LONDON—Shen Yun is captivating audiences around the world, with vibrant colours, classical Chinese dance, a live orchestra and an animated backdrop.
Formed in 2006 by a group of Chinese American artists, Shen Yun has a mission of reviving authentic Chinese culture through music and dance. It’s a culture that was almost wiped out in China under communist rule.
“You should never lose history, you should never lose your tradition, right?” said Vincent Vandendael, CEO of international operations at Everest Insurance, after watching Shen Yun perform at London’s Eventim Apollo on April 25.
“It’s lost to China, but at least we have it [here in the UK]. I hope it goes back to China one day,” he said.
He watched the performance with his daughter, Mary, who said she was amazed by the synchronization of the dancers.
“The precision is amazing, they are very in sync,” she said. “You can follow the storytelling just by the dancing.”
Dating back thousands of years, Classical Chinese dance is one of the most expressive art forms in the world.
“The dancing value for me as a dance person—phenomenal!” said Loraine Hastings, a senior examiner for the International Dance Teachers Association and principal of Carlo Rossi school of dance.
“If someone said, ‘Would you recommend it?’ Yes, I would,” she said.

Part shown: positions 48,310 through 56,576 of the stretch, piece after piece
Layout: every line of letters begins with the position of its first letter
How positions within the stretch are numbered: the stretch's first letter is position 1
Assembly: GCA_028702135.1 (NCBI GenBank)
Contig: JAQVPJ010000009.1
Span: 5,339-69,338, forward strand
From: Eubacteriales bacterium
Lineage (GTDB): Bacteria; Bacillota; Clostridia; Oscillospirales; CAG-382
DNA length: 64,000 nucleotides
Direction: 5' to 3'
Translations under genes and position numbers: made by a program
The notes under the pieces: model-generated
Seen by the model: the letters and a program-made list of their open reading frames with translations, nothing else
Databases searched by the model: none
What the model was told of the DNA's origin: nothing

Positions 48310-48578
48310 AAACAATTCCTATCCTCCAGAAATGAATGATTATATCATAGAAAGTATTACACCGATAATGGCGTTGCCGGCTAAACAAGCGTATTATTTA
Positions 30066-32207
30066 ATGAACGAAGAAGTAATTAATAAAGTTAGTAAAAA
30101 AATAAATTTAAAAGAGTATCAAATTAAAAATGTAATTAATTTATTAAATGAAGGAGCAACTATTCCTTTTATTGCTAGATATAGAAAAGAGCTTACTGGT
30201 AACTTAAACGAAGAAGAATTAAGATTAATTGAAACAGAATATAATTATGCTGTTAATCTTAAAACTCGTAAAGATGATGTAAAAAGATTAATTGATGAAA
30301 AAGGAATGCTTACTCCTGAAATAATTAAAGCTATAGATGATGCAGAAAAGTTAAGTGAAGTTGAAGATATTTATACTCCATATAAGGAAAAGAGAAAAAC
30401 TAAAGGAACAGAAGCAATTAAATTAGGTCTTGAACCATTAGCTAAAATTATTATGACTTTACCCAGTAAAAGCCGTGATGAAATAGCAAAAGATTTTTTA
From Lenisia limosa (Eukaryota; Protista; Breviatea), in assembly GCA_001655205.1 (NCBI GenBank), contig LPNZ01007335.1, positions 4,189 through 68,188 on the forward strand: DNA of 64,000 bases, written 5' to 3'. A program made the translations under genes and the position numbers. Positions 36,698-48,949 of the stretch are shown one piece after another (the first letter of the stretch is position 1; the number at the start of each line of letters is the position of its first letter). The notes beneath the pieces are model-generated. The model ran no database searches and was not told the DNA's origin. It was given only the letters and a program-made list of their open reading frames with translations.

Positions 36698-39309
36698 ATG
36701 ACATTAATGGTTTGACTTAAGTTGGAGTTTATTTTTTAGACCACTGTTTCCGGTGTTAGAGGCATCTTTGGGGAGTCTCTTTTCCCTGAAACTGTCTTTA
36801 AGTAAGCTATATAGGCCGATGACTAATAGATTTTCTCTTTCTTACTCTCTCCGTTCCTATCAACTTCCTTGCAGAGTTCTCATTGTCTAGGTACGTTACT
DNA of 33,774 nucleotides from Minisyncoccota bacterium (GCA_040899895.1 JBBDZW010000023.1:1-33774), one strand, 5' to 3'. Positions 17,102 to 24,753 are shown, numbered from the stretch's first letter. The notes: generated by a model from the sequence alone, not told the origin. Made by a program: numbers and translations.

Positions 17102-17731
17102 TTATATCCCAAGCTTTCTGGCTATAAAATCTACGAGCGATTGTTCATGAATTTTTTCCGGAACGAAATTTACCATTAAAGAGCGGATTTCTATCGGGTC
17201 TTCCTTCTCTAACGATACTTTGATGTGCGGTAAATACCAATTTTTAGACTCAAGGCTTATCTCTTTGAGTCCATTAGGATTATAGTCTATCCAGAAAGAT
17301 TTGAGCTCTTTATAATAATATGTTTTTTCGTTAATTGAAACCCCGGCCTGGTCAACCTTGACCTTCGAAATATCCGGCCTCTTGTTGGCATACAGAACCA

Her colleague, Tony Wiejski, a dance examiner and ballroom dancing trainer, agreed.
“An amazing discipline—that really is the word we’re looking at here because the synchronization of the movement to the music was fabulous. If you looked at the lead dancers, their extensions, their compressions, they were all at exactly the right time—and that’s perfect dancing,” he said.
Every Shen Yun performance features a live orchestra, which blends music from the East and West.
Opera singer Lancelot Nomura described it as “a perfect combination.”
“I myself am half Japanese and half English so I know it’s the right combination,” he said.
Shen Yun singers are trained to sing in Chinese using the traditional bel canto technique. Nomura was touched by the translation of the lyrics, which are projected on the backdrop, which he described as “very moving, very deep.”
“I was overwhelmed by everything I saw and heard and I thought it was fantastic,” he said.
With reporting by Mary Mann, NTD Television, and Jane Gray.
The Epoch Times considers Shen Yun Performing Arts the significant cultural event of our time and has covered audience reactions since the company’s inception in 2006.